Governments are not doing this with areas like wind and solar power. It's all about scoring green points at election time. People like Harper, Ignatieff and certainly Jack Layton have absolutely no hard science background. They have no idea whether the subsidies will pay off or turn out to be a total waste of money and time.

We can pay for widely spaced wind farms so that there's always power coming from somewhere but high and low pressure fronts can cover entire provinces! It could be quite common for half or more of Ontario to have little or no wind at a given time. That's the problem. We have no practical way to store electrical energy. Wind power could have a 1000% over capacity on a Monday and that's of no help at all on a windless Tuesday. You have to have the power when you need it. You can't bank any surplus.

That leaves building massive wind farms across the entire country! Remember, you need THOUSANDS of turbines to equal ONE nuclear reactor! Now, how are you going to get that power from one part of the country to another? We don't have a national grid! The wires just aren't there from Manitoba into Ontario or from Quebec to Alberta!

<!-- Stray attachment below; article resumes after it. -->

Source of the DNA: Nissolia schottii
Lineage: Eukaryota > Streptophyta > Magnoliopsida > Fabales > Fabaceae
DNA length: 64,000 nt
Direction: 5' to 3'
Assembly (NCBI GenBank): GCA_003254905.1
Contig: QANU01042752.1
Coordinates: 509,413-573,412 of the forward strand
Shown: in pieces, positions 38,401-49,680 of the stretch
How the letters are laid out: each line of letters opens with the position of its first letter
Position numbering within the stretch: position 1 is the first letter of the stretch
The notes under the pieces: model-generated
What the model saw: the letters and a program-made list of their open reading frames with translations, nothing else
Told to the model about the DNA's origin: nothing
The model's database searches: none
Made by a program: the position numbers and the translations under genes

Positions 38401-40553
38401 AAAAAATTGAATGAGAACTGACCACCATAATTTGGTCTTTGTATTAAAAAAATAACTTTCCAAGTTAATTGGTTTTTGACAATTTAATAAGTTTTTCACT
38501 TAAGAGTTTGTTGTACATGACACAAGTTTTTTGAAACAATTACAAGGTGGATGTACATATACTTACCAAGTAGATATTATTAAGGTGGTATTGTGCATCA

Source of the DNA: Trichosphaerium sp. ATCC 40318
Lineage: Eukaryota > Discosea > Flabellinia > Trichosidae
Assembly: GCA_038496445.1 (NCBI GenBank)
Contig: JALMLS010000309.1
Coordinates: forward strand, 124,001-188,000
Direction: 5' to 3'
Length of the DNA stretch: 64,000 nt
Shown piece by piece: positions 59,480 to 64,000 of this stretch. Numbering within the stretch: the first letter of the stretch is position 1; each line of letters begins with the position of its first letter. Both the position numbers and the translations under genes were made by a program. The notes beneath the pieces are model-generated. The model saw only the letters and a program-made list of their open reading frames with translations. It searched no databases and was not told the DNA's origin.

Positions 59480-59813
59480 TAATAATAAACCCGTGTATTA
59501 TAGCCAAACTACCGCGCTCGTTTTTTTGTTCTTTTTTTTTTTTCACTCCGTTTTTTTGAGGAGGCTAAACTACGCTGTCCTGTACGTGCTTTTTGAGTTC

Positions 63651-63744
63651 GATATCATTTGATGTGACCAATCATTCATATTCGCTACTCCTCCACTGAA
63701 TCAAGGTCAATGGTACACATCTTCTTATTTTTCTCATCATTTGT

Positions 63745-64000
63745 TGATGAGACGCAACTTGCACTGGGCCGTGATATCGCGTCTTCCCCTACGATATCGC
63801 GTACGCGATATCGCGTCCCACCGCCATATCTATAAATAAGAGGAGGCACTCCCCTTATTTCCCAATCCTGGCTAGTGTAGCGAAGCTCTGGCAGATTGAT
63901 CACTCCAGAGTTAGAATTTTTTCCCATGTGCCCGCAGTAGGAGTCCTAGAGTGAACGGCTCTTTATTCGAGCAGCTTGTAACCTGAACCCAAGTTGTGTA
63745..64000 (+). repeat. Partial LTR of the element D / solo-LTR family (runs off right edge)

So we spend more BILLIONS of dollars! We build a national grid! Unfortunately, as we build it we discover that we don't yet know how to make a grid work with power sharing across such vast distances and besides, the losses in transmission lines that long become ridiculous!

At this point and for the foreseeable future, the whole thing just doesn't work! Every techie can plainly see this. Only arts majors who think that if you don't have enough electricity you just need to put more plugs in your house think that wind power will work.

Even given our present level of technology, it would be FAR cheaper to have government subsidies to enable every home in Canada to have some amount of self-generation from wind and/or solar power! Leave the present system alone and enable individual people to produce enough power on their own to reduce or eliminate their load on the system.

Of course, politicians are NEVER going to agree to any scheme that reduces dependence on centralized, mega-sized systems! Ontario still has at least $30 BILLION dollars in stranded debt from the stupid way they wasted money building nukes and such in the 70's and 80's. It's being paid by a surcharge on each and every homeowner's electric bill. If enough people got off the grid, who would pay that debt?

The only hope for individual citizens is to wait for the cost of having their own solar and wind system for their home that's affordable. ANY reliance on a provincial or national power system will ALWAYS be expensive! The government has to pay off the subsidies, after all. Right now a home system costs about $30,000. That means about 15 years before it will have paid for itself. After that the power is free but your system is 15 years old. What about maintenance costs? Nothing lasts forever.